• Deletion: CCPA provides a consumer with the "right to request that a business delete any personal information about the consumer which the business has collected from the consumer."  This requirement has a number of exceptions, including for security purposes, completing a transaction requested by a consumer, exercising free speech, and complying with legal obligations.
  • Opt-Out: With some exceptions, CCPA allows consumers to opt out of having their information sold to third parties. For minors under 16, the law requires an opt-in for such sales.
  • Privacy Policy: CCPA requires a number of specific additions to privacy policies, including a list of the categories of personal information collected, based on the personal information categories provided in CCPA.  If a company sells personal information, it must add information to its online privacy policy, including a "Do Not Sell My Personal Information" section that informs consumers of their opt-out rights.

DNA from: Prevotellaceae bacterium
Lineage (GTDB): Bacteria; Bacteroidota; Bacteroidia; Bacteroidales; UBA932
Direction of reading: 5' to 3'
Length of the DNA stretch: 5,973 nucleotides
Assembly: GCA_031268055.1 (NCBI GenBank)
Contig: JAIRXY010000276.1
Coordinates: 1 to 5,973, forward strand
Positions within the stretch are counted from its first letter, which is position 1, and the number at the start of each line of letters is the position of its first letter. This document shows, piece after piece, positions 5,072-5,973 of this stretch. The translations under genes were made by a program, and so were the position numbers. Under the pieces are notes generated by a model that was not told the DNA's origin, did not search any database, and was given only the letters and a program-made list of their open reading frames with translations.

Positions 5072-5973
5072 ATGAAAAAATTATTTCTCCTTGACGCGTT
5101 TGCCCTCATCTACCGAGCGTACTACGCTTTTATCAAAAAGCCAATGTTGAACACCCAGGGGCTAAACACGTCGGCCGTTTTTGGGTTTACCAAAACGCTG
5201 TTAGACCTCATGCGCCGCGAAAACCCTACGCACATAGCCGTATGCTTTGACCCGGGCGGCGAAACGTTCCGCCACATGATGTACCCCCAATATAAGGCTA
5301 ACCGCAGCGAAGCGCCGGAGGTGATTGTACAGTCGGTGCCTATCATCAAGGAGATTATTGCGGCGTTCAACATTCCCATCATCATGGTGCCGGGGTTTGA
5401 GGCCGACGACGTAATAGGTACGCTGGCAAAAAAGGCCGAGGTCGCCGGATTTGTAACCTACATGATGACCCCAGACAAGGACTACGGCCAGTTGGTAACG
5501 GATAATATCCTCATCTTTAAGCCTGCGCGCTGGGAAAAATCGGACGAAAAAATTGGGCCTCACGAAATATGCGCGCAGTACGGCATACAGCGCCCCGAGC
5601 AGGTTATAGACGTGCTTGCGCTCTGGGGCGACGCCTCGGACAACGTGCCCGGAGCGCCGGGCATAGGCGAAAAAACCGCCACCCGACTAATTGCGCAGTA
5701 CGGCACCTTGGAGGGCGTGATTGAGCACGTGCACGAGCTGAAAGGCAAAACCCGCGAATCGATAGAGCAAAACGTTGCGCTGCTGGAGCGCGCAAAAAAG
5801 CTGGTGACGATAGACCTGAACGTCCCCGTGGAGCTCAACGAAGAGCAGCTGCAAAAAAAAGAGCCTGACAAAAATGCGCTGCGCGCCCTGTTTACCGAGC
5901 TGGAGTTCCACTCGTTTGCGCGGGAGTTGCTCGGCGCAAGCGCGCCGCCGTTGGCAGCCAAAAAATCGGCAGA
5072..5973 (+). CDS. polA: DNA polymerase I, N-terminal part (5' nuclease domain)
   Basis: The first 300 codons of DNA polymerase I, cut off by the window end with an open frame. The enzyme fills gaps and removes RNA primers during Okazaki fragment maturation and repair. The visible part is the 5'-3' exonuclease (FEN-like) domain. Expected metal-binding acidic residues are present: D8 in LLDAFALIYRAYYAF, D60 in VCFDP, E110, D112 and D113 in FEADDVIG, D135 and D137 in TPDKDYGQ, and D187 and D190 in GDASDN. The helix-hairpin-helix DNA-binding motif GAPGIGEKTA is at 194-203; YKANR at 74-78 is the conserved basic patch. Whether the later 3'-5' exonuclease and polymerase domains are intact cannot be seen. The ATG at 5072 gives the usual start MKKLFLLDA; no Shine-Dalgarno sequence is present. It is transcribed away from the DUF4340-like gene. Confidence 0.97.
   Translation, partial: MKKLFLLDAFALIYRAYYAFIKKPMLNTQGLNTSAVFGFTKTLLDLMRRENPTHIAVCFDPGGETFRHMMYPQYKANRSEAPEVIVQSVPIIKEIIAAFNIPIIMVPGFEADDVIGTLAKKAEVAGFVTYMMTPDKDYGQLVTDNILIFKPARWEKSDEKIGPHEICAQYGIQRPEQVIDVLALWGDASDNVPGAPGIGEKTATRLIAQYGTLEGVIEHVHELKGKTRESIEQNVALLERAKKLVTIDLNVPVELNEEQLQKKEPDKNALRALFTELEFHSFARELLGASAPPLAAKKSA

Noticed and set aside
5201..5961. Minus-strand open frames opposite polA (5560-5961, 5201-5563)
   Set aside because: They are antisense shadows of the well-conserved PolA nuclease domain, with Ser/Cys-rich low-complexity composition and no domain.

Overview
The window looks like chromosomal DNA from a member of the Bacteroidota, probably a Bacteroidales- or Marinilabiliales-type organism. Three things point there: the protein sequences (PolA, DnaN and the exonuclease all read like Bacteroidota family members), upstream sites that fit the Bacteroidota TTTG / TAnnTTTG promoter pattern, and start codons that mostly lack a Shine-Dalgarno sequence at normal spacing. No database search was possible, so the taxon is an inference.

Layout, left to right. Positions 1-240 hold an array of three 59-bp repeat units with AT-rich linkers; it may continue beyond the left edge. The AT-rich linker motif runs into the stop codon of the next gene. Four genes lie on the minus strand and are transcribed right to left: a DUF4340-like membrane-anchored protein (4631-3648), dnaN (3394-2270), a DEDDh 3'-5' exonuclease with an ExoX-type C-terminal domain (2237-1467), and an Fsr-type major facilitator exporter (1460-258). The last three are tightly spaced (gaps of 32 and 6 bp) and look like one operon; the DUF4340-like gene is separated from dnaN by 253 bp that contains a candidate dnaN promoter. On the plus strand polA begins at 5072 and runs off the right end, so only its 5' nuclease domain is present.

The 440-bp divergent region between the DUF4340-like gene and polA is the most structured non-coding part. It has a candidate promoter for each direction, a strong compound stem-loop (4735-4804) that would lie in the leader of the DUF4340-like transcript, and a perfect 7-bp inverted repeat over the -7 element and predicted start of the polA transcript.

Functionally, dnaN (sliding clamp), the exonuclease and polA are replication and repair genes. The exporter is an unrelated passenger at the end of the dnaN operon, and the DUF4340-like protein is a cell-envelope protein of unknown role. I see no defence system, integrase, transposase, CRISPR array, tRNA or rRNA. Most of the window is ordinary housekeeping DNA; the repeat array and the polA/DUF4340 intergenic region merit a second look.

• Non-Discrimination: CCPA prohibits companies from discriminating against consumers on the basis of service and price for anyone who exercises their rights under the CCPA.
  • Vendor contracts: As with GDPR, the CCPA likely will require substantial amendments to contracts between companies and service providers that process personal information.  CCPA requires contracts to prohibit the processor or other service provider "from retaining, using, or disclosing the personal information for any purpose other than for the specific purpose of performing the services specified in the contract for the business."  Even if a company already had negotiated a GDPR addendum with the service provider, it likely will need to negotiate a separate CCPA addendum.  GDPR agreements typically were limited to the "personal data" of EU citizens as defined under the GDPR, and the GDPR imposes different contractual requirements than CCPA.